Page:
pluspluscharlotte at gmail.com
Mon Nov 28 01:21:19 CET 2016
On Sat, Nov 26, 2016 at 6:19 PM, Trammell Hudson <hudson at trmm.net> wrote:
> The 4MB flash in the older thinkpads is a little tight, but still
> sufficient for a text-based modern Linux kernel -- the biggest issue is
> the cryptsetup tool brings in quite a few dependencies right now,
> which complicates using it with a fully encrypted drive.
Using busybox, cryptsetup, dmsetup, blkid and the libraries, my inittrd.gz
I didn't do any special optimization.
I suppose not using glibc but a smaller libc could make it smaller
> With 8-16 MB you can have a write-protected, interactive shell version
> that can mount a USB drive and run spiflash tools to recover from
> failures, and a second, read-write version that can be reflashed by the
> system's owner with all the fancy features.
In my ideal scenario, coreboot would have the 2 images (normal, fallback)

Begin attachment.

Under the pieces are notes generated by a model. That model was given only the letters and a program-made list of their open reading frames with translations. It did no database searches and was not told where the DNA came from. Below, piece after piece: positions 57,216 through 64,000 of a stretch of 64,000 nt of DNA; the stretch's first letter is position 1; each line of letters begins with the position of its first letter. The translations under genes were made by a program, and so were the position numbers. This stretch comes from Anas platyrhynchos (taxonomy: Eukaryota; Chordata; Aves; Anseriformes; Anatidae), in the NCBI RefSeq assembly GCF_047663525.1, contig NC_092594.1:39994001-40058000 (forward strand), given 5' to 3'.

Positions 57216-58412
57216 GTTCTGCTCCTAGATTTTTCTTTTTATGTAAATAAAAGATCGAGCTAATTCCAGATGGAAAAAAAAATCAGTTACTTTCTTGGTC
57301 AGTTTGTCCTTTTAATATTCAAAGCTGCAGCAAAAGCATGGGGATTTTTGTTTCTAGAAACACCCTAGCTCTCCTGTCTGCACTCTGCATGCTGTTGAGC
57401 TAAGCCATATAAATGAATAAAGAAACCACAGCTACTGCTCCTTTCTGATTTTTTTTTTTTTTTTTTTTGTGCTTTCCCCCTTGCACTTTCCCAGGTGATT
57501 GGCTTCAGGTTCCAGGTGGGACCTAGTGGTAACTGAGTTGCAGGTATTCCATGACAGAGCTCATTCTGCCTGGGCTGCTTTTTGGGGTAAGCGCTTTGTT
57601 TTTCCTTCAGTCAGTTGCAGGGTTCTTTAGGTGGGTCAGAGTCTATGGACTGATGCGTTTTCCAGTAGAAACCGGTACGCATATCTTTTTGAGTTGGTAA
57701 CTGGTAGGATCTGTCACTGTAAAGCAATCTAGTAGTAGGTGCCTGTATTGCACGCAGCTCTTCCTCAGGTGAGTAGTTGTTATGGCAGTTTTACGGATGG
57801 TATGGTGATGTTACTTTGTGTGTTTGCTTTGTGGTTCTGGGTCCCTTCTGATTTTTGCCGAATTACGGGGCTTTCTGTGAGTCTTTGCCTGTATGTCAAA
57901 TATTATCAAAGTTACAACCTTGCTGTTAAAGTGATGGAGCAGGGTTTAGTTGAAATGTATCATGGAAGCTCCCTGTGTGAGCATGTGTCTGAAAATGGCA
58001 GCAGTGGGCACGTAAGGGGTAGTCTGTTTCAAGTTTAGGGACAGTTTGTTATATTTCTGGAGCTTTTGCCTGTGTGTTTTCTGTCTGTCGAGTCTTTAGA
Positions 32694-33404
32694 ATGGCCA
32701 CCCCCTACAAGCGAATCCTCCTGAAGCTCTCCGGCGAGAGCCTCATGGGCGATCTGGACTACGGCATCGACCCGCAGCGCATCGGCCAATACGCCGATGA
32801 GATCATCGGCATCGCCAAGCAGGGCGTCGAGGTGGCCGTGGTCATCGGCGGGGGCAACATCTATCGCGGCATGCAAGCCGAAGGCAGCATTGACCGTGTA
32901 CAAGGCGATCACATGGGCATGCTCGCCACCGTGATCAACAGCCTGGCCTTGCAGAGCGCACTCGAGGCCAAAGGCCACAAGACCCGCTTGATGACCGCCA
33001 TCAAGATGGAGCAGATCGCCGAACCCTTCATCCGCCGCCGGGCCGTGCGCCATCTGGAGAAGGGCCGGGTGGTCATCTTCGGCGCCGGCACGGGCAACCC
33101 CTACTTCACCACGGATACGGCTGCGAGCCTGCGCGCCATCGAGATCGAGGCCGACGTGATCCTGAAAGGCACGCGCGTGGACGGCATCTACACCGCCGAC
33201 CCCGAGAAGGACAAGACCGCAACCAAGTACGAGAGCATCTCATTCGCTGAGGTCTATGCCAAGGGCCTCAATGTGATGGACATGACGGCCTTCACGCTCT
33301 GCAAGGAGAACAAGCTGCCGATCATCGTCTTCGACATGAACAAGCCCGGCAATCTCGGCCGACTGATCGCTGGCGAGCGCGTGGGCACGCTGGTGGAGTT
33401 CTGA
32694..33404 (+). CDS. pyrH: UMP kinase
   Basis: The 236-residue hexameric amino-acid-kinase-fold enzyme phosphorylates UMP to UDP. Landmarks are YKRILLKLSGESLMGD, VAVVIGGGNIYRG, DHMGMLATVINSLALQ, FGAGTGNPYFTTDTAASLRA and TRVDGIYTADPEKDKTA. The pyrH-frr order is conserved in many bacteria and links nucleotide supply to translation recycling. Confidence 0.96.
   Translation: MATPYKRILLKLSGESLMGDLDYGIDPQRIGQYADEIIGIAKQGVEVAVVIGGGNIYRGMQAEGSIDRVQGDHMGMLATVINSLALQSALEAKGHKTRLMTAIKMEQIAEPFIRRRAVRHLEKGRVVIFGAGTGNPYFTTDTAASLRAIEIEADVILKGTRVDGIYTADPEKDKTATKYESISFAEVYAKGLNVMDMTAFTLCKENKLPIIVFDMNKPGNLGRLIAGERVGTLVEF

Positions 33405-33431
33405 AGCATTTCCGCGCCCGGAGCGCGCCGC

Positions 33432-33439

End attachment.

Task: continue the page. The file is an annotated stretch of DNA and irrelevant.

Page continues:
both starting the same payload (a minimal linux kernel) to save space.
/init would be a shell script using nvram to check whether it is running in
normal or in fallback.
In normal mode, the kernel would just kexec the kernel that is used
normally, using cmdline parameters found in the CBFS
In fallback mode, busybox, flashtools and diagnosis tools (cbmem, ectool,
inteltool, etc) would let the user at least mount a thumbdrive to reflash a
This would make development for new boards simpler. FT232 and serial
consoles and ISP cables are nice, but I prefer to stay in software. Unless
I mess up big time, I don't see any good reason to not use normal/fallback
and flashrom straight on the board.
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